Sire Records cofounder Seymour Stein entered the Rock and Roll Hall of Fame on the strength of big discoveries like Talking Heads and Madonna, but buried in his resume was a lesser-known find called Radio Birdman. In relative isolation in Australia this sextet’s proto-punk was a true DIY effort, although slack management and sales thwarted them in the mid-1970s. Well-received one-off reunions and a 2001 Sub Pop compilation helped a new generation discover them, yet after a 25-year layoff their new Zeno Beach album could have been anything from a textbook case of striking hot iron to a fantastic and abominable sellout.Radio Birdman’s biggest failure on Zeno Beach is serpentine musicality in the vein of the New York Dolls and Iggy Pop. It’s most evident in the loping vocals of Rob Younger and the piano of Pip Hoyle. If you’re a fan of this drawn-out, more-than-just-three-chords style of punk strutting then things aren’t so bad. Nevertheless, going from yesteryear’s 90-second rebel yells to occasionally meandering feel-good songs (“We’ve Come So Far (To Be Here Today),” “The Brotherhood of Al Wazah”) shows that Radio Birdman, unlike fellow hiatus-rockers the Buzzcocks, may have lost a few steps.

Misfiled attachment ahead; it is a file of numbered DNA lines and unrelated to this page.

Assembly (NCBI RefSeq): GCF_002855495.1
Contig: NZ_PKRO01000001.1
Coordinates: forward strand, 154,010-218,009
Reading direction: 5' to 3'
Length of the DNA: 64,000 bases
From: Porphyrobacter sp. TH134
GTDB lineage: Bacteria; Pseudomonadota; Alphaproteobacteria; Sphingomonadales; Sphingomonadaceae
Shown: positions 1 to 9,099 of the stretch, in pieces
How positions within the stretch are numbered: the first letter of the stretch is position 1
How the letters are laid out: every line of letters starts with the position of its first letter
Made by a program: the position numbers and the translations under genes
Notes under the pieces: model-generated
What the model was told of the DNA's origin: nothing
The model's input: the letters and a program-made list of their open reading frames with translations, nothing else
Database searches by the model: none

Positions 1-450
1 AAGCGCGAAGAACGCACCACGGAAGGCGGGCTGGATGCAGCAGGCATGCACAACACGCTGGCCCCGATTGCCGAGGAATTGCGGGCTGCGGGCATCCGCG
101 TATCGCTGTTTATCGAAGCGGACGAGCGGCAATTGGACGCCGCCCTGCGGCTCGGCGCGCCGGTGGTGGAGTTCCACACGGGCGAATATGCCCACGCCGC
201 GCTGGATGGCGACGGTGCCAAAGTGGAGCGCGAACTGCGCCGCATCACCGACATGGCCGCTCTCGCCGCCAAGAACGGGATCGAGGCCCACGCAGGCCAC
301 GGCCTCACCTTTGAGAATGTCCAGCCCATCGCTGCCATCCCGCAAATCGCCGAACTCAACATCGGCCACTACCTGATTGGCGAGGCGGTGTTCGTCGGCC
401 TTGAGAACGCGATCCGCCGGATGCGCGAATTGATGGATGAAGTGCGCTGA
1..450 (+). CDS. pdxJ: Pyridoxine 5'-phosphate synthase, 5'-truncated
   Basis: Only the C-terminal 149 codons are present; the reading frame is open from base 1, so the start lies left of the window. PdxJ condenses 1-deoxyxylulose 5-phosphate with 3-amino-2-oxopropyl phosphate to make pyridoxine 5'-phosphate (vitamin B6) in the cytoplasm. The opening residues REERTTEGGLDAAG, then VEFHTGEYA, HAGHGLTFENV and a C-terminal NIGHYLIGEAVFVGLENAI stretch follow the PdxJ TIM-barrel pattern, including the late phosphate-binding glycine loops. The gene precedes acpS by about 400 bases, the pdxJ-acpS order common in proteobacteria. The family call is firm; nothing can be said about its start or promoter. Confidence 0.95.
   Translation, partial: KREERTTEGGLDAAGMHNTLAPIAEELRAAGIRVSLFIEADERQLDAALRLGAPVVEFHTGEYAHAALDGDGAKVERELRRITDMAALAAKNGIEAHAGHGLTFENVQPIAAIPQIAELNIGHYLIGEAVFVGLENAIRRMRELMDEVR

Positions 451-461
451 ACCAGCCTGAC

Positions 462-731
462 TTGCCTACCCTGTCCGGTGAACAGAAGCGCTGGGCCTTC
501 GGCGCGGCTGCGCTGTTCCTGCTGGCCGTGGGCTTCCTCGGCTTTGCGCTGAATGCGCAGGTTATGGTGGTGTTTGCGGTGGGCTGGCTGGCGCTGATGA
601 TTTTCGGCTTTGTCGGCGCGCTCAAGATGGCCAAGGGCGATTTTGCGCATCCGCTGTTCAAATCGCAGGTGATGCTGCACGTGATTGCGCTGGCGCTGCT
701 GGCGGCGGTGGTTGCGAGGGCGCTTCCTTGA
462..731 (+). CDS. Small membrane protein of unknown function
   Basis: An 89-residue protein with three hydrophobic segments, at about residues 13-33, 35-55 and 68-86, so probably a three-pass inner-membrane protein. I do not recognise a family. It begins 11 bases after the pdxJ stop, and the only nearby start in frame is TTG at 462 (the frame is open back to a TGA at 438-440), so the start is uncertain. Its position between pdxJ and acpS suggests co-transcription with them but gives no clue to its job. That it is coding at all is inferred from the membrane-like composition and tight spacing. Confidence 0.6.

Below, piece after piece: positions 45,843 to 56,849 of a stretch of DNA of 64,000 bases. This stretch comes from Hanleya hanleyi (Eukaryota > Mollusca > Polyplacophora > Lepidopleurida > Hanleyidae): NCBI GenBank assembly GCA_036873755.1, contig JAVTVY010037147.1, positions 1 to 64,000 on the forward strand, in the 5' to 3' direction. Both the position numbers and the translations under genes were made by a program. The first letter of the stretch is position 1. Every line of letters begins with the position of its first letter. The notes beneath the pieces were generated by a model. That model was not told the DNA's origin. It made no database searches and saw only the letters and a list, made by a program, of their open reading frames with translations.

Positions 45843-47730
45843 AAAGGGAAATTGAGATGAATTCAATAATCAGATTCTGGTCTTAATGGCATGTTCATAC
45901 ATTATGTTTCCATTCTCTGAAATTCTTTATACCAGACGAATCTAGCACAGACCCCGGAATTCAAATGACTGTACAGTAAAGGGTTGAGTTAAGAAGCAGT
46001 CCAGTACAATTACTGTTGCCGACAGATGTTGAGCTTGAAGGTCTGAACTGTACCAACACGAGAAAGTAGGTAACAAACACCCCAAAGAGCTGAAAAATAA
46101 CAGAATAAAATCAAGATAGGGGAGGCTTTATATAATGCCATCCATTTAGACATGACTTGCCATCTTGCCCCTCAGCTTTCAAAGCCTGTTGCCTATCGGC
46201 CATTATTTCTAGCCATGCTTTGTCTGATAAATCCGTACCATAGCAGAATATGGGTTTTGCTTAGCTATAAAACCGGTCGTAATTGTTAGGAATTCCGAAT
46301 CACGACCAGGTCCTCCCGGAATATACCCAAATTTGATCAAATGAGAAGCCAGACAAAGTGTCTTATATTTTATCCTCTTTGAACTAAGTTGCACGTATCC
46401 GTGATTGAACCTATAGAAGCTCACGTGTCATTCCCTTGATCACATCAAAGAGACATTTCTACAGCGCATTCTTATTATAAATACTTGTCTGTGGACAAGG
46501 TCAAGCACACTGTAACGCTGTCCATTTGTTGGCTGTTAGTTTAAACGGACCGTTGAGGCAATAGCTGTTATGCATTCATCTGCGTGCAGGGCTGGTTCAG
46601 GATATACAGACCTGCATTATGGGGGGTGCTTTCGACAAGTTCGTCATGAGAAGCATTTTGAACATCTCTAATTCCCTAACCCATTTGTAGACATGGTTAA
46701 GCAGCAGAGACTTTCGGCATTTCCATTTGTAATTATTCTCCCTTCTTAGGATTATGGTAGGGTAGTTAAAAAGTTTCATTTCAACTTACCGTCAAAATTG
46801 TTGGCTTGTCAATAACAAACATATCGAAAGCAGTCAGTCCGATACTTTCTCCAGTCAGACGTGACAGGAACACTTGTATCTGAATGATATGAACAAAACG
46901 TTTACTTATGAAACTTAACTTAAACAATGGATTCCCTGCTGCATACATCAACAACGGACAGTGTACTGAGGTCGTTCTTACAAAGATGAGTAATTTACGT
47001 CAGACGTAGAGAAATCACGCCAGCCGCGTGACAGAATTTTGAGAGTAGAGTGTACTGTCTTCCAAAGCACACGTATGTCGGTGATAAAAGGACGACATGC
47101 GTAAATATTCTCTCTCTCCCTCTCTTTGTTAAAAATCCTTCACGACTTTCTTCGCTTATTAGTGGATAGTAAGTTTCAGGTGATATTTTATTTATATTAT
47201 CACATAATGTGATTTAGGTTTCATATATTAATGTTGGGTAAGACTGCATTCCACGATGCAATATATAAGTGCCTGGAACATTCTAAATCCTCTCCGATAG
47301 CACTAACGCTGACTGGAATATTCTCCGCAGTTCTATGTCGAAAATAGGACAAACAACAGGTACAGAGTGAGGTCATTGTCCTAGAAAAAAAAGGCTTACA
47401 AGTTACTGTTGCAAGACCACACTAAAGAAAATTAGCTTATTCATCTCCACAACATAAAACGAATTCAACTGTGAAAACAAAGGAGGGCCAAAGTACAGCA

Far from an instant classic, Zeno Beach overall is still a shockingly solid piece of music for an act separated so long. That speaks volumes about the talent at the band members’ disposal, kept fresh through their individual projects and the guiding songwriting and guitar snarl of Michigan native Deniz Tek. The power pop of “Die Like April” and the surf punk of “Locked Up” leave one to wonder what might have been had Radio Birdman forged a career long and steady like the Ramones, not go-and-stop like the Sex Pistols.